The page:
Toledo, Ohio Mayor Says Stop Bashing China

Email a Friend
John Hockenberry and Michael Bell, mayor of Toledo.
From and

For most mayors, having both presidential candidates campaigning in your town or city at the same time is cause for excitement. But for Mayor Michael Bell of Toledo, Ohio, it brought some mixed feelings. That’s because when the candidates made their campaign stop in Toledo last month, Mayor Bell was worried that what they might say could actually hurt his local economy.

With Romney labeling China a "currency manipulator," and Obama advocating against jobs going overseas to China, Mayor Bell was concerned the disparaging remarks could interfere with his plans to encourage Chinese investors to look to his town for future opportunities.  

John Hockenberry stopped by Mayor Bell's office in Toledo to talk about how America's relationship with China may impact his local economy. 

"I was concerned that we would insult the people that were prepared to help us," Mayor Bell says. "I was praying to God that they would be a little lighter on the rhetoric involving China in this period of time that we were doing the conference."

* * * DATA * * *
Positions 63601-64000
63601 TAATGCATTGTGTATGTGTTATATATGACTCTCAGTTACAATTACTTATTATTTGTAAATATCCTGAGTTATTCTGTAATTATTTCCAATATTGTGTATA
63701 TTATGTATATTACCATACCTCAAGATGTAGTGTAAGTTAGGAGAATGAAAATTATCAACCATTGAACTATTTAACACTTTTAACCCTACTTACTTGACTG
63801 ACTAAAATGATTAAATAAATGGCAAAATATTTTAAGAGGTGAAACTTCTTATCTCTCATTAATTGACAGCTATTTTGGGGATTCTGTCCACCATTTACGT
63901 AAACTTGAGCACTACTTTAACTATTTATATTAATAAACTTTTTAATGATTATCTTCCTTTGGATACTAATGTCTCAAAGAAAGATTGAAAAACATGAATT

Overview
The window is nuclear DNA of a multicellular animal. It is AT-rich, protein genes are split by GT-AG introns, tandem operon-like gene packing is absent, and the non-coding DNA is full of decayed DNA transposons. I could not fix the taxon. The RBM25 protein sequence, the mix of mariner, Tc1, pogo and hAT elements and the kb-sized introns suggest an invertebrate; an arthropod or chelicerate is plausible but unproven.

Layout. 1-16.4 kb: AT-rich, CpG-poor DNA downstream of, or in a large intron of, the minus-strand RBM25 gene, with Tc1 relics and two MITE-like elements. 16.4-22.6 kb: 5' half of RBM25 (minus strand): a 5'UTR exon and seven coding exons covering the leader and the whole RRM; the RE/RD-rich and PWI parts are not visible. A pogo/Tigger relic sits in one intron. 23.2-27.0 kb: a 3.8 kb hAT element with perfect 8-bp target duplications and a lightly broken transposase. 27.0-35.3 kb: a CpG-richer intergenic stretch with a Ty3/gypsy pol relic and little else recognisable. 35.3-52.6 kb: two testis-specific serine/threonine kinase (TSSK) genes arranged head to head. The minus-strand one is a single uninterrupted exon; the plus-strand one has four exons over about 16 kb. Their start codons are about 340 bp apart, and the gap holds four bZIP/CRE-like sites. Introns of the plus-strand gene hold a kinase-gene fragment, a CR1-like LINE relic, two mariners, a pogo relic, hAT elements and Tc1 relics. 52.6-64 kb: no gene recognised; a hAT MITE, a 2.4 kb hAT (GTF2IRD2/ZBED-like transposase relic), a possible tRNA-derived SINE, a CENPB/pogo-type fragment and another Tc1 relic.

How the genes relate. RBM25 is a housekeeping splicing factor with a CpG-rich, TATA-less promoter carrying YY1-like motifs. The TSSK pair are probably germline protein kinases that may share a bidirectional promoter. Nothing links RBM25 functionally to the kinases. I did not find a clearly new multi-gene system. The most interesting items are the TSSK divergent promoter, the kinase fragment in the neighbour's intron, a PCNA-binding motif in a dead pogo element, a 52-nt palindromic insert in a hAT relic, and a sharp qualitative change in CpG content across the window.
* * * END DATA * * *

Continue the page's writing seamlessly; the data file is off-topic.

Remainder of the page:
Mayor Bell thinks that America has become increasingly uncomfortable with China over the last few years because we are accustomed to being top dog. "We've been doing business with China for many many years," he says. "This is nothing new." In Toledo, the mayor has set aside ego, and invited Chinese investors to come to the city. 

"When I reach over there, and I bring businesses here and they're willing to invest here, this is now new money in the United States." Mayor Bell explains. Far from taking jobs away from the United States, doing this kind of business with China actually creates jobs, because as businesses grow, they need more and more employees.

So why all of the China-bashing in politics? "If you can jump onto something that people get energized about, realizing that most of them aren't going to research it, all you gotta do is roll with it," Mayor Bell says of the rhetoric. He also noted that, even while these things are being said, there is constantly business being done with China. "The bottom line is actually the dollar." As long as money is being made by business with China, Bell thinks that it isn't likely any of this rhetoric will have real implications for U.S. economic policy.